Being Skinny Is Not a Christian Virtue
This year, I am finally exercising and committing, with God's help, to caring for my body. I'm thinking less of my waistline, however, and more of the vitality I wish to be mine when I'm 70 and 80, should God grant me those years.
We are statistically living longer; yet, we are spending more years saddled with chronic disease. Exercise can improve the outlook for our older years. It won't necessarily ward off chronic diseases like diabetes, cancer, and Alzheimer's, but it can delay or shorten their course.
"Typically, the most aerobically fit people lived with chronic illnesses in the final five years of their lives, instead of the final 10, 15 or even 20 years," writes New York Times health blogger Gretchen Reynolds in her piece on the benefits of middle-age fitness.
Vitality as we grow old is a worthy goal indeed, pictured biblically in passages like Psalm 92: "The righteous flourish like the palm tree... They still bear fruit in old age; they are ever full of sap and green."
If science is telling us that exercising now may help us achieve that vitality later, we should heed that advice: the practice of foresight is no less than the exercise of biblical wisdom. Plus, our efforts to improve our health into old age also can ease the physical, financial, and emotional burdens of caring for us, which future generations will be forced to bear.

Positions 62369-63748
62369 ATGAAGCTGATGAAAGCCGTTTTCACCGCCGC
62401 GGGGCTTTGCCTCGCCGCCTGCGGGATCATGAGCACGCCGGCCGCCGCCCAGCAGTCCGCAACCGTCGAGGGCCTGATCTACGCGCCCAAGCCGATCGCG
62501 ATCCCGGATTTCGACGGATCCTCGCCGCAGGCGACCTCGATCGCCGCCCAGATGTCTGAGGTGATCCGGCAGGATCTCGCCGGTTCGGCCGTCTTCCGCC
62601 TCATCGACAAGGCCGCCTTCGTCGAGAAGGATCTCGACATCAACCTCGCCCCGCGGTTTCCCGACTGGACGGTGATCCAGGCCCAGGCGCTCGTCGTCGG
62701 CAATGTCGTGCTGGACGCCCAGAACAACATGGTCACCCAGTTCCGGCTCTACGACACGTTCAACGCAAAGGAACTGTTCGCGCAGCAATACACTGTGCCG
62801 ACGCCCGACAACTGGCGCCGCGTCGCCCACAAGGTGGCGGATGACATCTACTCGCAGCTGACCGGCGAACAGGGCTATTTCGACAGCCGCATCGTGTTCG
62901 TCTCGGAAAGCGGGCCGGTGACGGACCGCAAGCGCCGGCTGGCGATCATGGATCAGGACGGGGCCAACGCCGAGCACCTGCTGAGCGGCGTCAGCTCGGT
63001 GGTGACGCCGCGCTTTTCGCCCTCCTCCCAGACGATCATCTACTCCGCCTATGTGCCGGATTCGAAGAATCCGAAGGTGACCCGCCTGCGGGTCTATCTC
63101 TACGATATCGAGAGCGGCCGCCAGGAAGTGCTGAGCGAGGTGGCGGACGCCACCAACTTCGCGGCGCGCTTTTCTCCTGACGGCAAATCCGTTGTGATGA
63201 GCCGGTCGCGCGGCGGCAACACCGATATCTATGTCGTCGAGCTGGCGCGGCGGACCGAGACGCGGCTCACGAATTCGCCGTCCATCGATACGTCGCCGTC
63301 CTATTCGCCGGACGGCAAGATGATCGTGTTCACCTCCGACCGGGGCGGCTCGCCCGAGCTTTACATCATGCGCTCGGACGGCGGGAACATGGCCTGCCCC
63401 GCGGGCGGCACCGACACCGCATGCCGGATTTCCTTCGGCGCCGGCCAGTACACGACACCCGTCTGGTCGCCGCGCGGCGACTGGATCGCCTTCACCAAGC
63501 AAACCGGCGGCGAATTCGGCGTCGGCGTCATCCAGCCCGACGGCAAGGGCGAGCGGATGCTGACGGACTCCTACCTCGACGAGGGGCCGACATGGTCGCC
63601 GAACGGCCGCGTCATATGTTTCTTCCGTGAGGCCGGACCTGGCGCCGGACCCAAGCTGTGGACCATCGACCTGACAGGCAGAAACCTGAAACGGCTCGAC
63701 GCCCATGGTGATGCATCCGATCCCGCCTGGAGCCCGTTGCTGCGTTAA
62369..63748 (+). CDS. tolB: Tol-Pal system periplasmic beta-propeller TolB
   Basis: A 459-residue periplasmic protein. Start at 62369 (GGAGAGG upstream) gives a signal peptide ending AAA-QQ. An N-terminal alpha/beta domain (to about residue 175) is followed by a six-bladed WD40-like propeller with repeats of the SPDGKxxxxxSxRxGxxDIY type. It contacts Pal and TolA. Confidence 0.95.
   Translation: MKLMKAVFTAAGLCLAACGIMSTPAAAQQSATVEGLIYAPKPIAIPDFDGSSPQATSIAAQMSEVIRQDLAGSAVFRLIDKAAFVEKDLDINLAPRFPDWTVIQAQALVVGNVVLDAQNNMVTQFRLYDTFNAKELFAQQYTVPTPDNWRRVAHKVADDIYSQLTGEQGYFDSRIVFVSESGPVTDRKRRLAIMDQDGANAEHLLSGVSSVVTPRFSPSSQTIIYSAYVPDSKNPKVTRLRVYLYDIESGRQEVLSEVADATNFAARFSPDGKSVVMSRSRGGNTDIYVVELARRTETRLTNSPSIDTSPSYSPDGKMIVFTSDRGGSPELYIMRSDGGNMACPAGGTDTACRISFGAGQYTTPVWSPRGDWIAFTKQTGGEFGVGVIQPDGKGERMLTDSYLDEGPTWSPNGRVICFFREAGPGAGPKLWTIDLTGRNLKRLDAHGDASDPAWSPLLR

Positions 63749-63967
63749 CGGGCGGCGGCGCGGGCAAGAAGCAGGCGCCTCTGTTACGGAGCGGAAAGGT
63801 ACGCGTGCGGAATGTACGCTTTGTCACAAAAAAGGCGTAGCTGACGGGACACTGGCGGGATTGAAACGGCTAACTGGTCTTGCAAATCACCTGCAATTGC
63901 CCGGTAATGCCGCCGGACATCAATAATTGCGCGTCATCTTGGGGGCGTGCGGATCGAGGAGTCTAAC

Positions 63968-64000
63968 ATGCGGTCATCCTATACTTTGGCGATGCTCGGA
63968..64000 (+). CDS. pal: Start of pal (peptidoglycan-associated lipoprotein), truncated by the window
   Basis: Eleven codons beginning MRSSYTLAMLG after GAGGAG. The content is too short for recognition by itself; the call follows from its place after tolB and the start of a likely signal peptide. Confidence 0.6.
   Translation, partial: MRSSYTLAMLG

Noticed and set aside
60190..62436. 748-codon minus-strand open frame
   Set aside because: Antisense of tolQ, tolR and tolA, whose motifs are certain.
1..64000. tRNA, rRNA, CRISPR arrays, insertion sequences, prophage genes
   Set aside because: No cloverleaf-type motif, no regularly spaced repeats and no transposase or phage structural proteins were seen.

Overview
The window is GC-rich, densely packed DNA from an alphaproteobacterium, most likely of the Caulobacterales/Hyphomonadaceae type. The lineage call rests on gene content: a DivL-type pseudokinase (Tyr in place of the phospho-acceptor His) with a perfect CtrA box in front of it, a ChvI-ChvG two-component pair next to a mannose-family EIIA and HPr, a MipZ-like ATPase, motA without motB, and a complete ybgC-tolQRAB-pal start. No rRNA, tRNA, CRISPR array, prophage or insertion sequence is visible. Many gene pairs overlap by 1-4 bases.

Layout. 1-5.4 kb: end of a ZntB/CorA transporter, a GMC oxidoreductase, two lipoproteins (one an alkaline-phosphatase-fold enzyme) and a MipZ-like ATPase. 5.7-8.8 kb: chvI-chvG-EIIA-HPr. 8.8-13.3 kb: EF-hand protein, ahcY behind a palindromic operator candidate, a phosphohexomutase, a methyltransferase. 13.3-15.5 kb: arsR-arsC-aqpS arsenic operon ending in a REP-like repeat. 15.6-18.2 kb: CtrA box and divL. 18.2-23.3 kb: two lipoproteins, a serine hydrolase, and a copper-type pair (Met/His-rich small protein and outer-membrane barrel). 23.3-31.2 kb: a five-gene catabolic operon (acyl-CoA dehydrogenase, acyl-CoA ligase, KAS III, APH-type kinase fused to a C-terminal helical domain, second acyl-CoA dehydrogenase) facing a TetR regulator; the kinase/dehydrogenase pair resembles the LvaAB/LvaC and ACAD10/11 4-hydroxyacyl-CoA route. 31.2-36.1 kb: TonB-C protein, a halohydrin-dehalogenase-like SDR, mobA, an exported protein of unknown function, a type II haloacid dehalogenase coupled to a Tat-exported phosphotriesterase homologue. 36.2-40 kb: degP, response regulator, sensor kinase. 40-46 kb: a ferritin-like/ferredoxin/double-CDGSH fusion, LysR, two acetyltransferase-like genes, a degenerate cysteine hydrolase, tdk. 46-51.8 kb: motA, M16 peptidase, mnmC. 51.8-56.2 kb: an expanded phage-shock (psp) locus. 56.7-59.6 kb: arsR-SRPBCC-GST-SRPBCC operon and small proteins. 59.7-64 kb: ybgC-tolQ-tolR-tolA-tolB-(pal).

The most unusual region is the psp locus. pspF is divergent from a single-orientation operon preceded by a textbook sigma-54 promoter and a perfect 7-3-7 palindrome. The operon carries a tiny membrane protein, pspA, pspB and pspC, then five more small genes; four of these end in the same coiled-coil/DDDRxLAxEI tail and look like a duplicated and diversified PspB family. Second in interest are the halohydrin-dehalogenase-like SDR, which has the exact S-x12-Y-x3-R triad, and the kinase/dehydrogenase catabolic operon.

Vitality in old age offers greater opportunities for building relationships and influencing children and grandchildren. The book of Genesis is framed as the story of "generations" (Gen. 2:4, 5:1, 6:9, 11:27, 25:12, 25:19, 36:1, 46:8). With this narrative construct, the author insists that the activity of God expands beyond the scope of one human life. Whether or not we have biological children, this generational legacy can still be ours, for the New Testament upholds the notion that older men and women will teach and influence younger members of the church (Titus 2:3, 4; 1 Peter 5:1-5).
Here's a goal worth running after. And by the grace of God, tomorrow morning when I lace up my shoes, it will be grey-haired vitality—not skinny—that I chase.
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